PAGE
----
Labor's blatant lie about the Greens vote on marriage equality
On 18 March 2016, after a marathon 28 hours straight, the Australian Senate passed Commonwealth Electoral Amendment Bill 2016, otherwise known as the Senate voting reform after the Greens and independent Nick Xenophon voted with the Coalition. It's been a long time since a Bill had so much hype and caused so much division.
The Labor Party had argued that the Greens did a dirty back-room deal with the Coalition. Which is a tad ironic, because the state of the current Senate laws means that all parties are doing dirty back-room deals with each other over the allocation of preferences. The Greens have long held a policy to reform the Senate so they were doing no back-room deal. In fact, the argument could be made that it wasn't the Greens who sold out to a Coalition policy, but the Coalition who sold out to a Greens policy - which could be a tad upsetting for those voters who go into paroxysms of panic at the mere thought of the Greens 'agenda' getting a tick in parliament.
The Senate voting reform Bill aims to return some sense of democracy to the process by enabling voters to have more control over where their votes go rather than the Parties deciding for them. Yet, Labor and most of the cross-benchers have been running scare-campaigns that it will undermine democracy when it is the current laws that are undemocratic. It's understandable that the minor parties would oppose the reform because they are the ones who stand to lose seats under it. However, for voters to oppose the reform is a little strange because many of them were left shaking their heads after the 2013 election when Ricky Muir of the Motoring Enthusiasts Party (the what party?) gained a Senate seat with 0.5% of the vote(1). Half a percent of the vote. 1/2%. Yes, that is democracy in action under the current Senate laws. Someone gets a seat when 99.5% of the votes went elsewhere.
No wonder the reforms were needed.
The Bill was always going to pass. When the Senate convened on 15 March 2016, it was clear that the government had the numbers to pass the Bill. So why not take the vote and pass it?
The Bill was scheduled for debate on 17 March 2016. Instead of just having the vote and getting it over and done with, the Labor Party and some of the minor parties began delaying tactics and stunts.
One of those stunts was the tabling of the Marriage Equality Amendment Bill 2013 on Tuesday, 15 March 2016 by Liberal Democratic Party Senator Leyonhelm. It was tabled to embarrass The Greens who have been very vocal about marriage equality but who were siding with the Coalition, who have in general opposed marriage equality. Instead of voting against it to appease the Coalition, the Greens referred it to Thursday 17 March for debate. Come St Patrick's Day, the aptly-coloured Greens stopped the debate and brought on the vote. The Greens, and for that matter every other Senator, knew that the Marriage Equality Bill was there as a stalling tactic on the Senate Reform Bill, so why waste time.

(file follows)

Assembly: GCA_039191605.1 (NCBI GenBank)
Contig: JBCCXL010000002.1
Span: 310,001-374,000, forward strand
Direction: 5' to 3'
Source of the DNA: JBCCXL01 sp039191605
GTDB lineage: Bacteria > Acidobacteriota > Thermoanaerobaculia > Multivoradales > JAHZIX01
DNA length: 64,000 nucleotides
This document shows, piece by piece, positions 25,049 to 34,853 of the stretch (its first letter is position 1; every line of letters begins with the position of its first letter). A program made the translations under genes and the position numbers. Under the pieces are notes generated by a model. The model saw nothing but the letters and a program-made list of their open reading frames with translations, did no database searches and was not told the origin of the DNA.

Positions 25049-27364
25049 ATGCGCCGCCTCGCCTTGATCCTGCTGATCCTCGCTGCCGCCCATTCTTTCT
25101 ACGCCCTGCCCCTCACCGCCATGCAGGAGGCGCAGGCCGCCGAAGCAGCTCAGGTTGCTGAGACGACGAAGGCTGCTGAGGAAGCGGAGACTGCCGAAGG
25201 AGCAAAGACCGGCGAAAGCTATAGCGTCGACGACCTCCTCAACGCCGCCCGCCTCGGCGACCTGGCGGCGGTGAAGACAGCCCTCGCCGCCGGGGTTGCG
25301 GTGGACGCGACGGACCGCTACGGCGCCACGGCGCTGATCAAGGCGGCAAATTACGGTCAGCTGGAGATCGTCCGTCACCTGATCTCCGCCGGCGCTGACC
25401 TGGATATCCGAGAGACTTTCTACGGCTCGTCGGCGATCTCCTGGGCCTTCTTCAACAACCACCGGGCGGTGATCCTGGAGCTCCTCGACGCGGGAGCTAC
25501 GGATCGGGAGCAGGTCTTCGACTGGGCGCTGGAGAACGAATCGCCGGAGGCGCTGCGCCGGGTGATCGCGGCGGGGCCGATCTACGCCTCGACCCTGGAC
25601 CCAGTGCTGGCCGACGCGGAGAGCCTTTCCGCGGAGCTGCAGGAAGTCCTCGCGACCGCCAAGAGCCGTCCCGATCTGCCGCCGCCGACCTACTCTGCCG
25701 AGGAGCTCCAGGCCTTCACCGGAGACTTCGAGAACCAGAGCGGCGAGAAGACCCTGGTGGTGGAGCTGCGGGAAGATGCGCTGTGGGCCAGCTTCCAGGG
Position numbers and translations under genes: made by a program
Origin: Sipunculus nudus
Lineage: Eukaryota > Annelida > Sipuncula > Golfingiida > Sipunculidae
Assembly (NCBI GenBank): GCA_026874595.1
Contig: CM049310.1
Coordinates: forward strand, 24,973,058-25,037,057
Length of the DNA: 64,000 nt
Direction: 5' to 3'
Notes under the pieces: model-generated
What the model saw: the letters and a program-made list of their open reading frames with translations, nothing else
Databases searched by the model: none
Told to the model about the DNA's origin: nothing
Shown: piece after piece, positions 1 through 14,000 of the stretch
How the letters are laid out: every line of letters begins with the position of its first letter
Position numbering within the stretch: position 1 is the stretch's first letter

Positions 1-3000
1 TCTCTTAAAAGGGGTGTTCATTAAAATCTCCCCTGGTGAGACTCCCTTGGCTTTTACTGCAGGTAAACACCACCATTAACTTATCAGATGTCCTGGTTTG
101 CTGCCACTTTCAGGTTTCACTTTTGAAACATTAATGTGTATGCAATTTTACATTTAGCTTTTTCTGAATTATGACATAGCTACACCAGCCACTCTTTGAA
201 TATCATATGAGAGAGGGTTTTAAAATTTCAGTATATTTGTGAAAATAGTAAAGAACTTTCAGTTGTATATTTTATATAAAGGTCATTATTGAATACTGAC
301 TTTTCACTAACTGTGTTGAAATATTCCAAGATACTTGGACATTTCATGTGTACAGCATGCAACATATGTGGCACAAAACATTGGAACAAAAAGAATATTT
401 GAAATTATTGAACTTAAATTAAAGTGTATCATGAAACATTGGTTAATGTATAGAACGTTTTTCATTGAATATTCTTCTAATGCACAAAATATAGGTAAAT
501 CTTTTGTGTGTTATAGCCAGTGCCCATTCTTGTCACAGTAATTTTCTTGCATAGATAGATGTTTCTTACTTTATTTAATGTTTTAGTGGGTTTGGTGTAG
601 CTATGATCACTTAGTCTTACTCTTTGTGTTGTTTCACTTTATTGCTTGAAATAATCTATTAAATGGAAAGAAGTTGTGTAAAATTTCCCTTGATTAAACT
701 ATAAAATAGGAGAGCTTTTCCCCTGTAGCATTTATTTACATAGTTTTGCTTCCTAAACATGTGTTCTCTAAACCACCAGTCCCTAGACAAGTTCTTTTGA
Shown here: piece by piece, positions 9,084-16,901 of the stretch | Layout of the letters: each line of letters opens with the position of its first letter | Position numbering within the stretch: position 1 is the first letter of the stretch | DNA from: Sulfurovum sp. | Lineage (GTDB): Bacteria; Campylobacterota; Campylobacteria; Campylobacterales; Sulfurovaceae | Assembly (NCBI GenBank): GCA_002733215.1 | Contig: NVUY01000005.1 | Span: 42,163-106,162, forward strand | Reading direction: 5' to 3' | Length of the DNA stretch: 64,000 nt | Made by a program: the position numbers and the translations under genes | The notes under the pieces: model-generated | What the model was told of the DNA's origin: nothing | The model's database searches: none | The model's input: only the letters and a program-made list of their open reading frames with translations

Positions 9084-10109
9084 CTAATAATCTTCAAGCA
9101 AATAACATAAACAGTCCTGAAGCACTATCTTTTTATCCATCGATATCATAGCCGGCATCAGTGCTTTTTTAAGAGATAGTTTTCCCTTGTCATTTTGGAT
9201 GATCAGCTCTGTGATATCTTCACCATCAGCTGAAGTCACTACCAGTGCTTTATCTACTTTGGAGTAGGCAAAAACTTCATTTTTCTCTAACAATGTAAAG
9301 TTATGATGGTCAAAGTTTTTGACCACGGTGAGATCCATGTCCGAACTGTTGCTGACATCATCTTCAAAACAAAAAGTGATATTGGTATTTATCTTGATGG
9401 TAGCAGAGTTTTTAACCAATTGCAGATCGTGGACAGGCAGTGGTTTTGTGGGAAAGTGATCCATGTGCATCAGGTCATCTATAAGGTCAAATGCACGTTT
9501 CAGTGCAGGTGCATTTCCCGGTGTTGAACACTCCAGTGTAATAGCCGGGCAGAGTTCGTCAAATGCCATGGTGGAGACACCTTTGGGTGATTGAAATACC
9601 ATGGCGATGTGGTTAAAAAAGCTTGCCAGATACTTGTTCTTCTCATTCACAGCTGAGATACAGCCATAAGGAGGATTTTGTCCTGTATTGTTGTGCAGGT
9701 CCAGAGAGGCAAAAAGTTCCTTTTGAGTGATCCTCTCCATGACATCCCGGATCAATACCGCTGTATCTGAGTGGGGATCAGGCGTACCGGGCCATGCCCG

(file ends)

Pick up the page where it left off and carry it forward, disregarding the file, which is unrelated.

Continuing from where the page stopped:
The Greens called the ALP's bluff and requested a vote. The Division Bell rang and the Senate was forced to vote on whether they should vote on the Bill. The nine Greens senators vote 'yes', along with Independent Glenn Lazarus, Liberal Democrat Leyonhelm and Motoring Enthusiast Ricky Muir.
The ALP, fresh from vilifying the Greens for siding with the Coalition, then sided with the Coalition to vote 'no'.
Then in an extremely bizarre move, the ALP's Leader of the Senate, Penny Wong, herself a staunch supporter of marriage equality but who had just voted to block the Marriage Equality Bill, accused the Greens of blocking the Marriage Equality Bill.
This was Penny Wong's Facebook page moments after the Senate vote on the Marriage Equality Amendment Bill on 17 March 2016:
Not to be outdone, Bill Shorten, the ALP Leader, then shared one as well:
In case you are not clear on Penny Wong's post, she posted a second one later that afternoon:
Cute memes. Complete rubbish.
This is how the votes fell according to the Senate Hansard report(2):
The Greens clearly voted for the bill. It would seem that for Wong and Shorten, 'Yes' means 'No' and 'No' means 'Yes'.
Both Wong and Shorten lied about how the votes fell.